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THE ISRAEL REPORT

May/June 2000
harhoma

Barak's Illusions

By Daniel Bloch

(June 18) - Prime Minister Ehud Barak will gain almost nothing if he yields to all of Shas's demands. He will surely find himself, very soon, confronting them in some other crisis, but then it will be without the support of most of the electorate that brought him into power.

Barak believes that Shas is a one-issue party with a big appetite, and that once he satisfies their main demands, they will let him move forward with his agenda. But this is just an illusion. Shas long ago moved to the right side of the political map and has no intention of being more moderate than the Likud - their main rival on election day. Shas will, of course, take the money and then block the peace process.

Barak achieved his landslide personal victory mainly because he promised four things: withdrawal from Lebanon, the primacy of the rule of law, priority to the social needs of our society and the continuation of the peace process on the basis of territory for peace.

In almost a year he has achieved only one of these goals - getting out of Lebanon. Now, to avoid new elections and stay in power, he is ready to take the risk and renege on his other three promises.

By yielding to Shas's demands, without any commitment towards agreements with the Palestinians and Syria, Barak will not be able to move on his peace agenda. The only commitments he is demanding from Shas appear to be technical and cynically connected with the survival of his government.

Giving Shas more money, beyond what its school system is really entitled to, is illegal and immoral. Giving broadcasting licenses specifically to Shas's pirate radio stations is a mockery of the principle of equality before the law. Why just them? Why not all pirate radio stations? Or why not allow every political party and ideological group to operate radio stations under the same conditions that Shas demands?

Barak might buy some time from Shas for a very heavy price tag. In the meantime, he will lose his core group of supporters, those who unequivocally voiced their sentiments at Kikar Rabin on the night of his big victory: "Just without Shas."

These voices that resent yielding to Shas's demands are not anti-Mizrahi "racists." They are more than happy with the prominent leadership roles of people like David Levy or Shlomo Ben-Ami. They do not hate religion or resent traditionalism.

They are against Shas's corrupt methods, and its use of public funds for political needs, disguised as religious and educational services. They will not accept sacrificing Meretz, Yossi Sarid and the principles of honesty and majority rule for the false blessings of Rabbis Ovadia Yosef and Yitzhak Kadourie.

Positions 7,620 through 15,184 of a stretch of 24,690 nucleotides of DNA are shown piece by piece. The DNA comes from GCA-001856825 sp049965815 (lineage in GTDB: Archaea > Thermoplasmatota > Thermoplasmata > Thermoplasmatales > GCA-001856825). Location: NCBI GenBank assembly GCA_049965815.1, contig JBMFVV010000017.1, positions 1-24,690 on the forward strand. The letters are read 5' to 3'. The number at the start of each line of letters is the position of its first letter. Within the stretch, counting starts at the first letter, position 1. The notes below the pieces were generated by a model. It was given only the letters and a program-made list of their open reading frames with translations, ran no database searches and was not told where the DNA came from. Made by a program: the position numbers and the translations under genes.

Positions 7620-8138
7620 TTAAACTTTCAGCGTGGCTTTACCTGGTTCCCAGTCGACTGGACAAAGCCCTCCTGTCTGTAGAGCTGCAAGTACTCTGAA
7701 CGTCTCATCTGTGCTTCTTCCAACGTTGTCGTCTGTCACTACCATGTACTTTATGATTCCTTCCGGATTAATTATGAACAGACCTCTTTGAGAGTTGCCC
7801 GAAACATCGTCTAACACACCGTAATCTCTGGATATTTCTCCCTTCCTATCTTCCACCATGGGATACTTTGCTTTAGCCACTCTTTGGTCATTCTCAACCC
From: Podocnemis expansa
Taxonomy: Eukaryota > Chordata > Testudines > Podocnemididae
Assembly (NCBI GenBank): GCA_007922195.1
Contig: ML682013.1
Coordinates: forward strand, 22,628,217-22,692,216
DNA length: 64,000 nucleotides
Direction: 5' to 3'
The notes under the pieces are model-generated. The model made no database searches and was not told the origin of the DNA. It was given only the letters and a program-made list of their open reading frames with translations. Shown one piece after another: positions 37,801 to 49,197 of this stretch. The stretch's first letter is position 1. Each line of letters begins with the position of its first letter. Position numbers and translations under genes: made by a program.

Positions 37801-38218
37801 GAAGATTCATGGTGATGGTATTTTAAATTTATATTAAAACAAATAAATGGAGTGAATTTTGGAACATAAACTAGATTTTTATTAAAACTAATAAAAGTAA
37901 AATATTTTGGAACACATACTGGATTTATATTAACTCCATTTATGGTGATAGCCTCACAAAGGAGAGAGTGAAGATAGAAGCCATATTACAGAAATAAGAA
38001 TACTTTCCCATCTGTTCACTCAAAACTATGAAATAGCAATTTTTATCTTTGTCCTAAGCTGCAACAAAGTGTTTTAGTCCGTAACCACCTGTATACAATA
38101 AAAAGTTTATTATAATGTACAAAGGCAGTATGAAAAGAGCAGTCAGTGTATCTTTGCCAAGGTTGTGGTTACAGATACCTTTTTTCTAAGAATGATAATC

Barak made a grave mistake a year ago when he did not reach a coalition agreement with the Likud, based on the point reached by Binyamin Netanyahu in his peace talks, both with Arafat and Assad. There was no reason to fear that partnership with Ariel Sharon would hinder the process more than a coalition with Shas, the National Religious Party and Natan Sharansky.

With the Likud, Barak could have also forged an agreement to abolish the current harmful and dangerous electoral system, and create a system that would once again strengthen the two major parties.

It seems too late for such a coalition, although Barak will only gain in popularity if he tries to form one, even if the Likud refuses to go along with him. Barak's only option now is to fire all the ministers that voted for early elections, and set up a narrow or even a minority coalition for a short period, while calling for early elections in November.

He should then use the time left to reach a framework agreement with the Palestinians and make the election a de facto referendum on that deal.

During the election campaign, if the system is not changed, Barak should call on all supporters of the peace process to vote for him and his party. He could reach out to the parties that declare their support for his candidacy and extract an unconditional promise not to join any other candidate or any move to bring his government down in the next four years.

I am sure that if Barak does this, he will win big. If not, he will survive for few more months and most likely lose the next election.

© Jerusalem Post 2000


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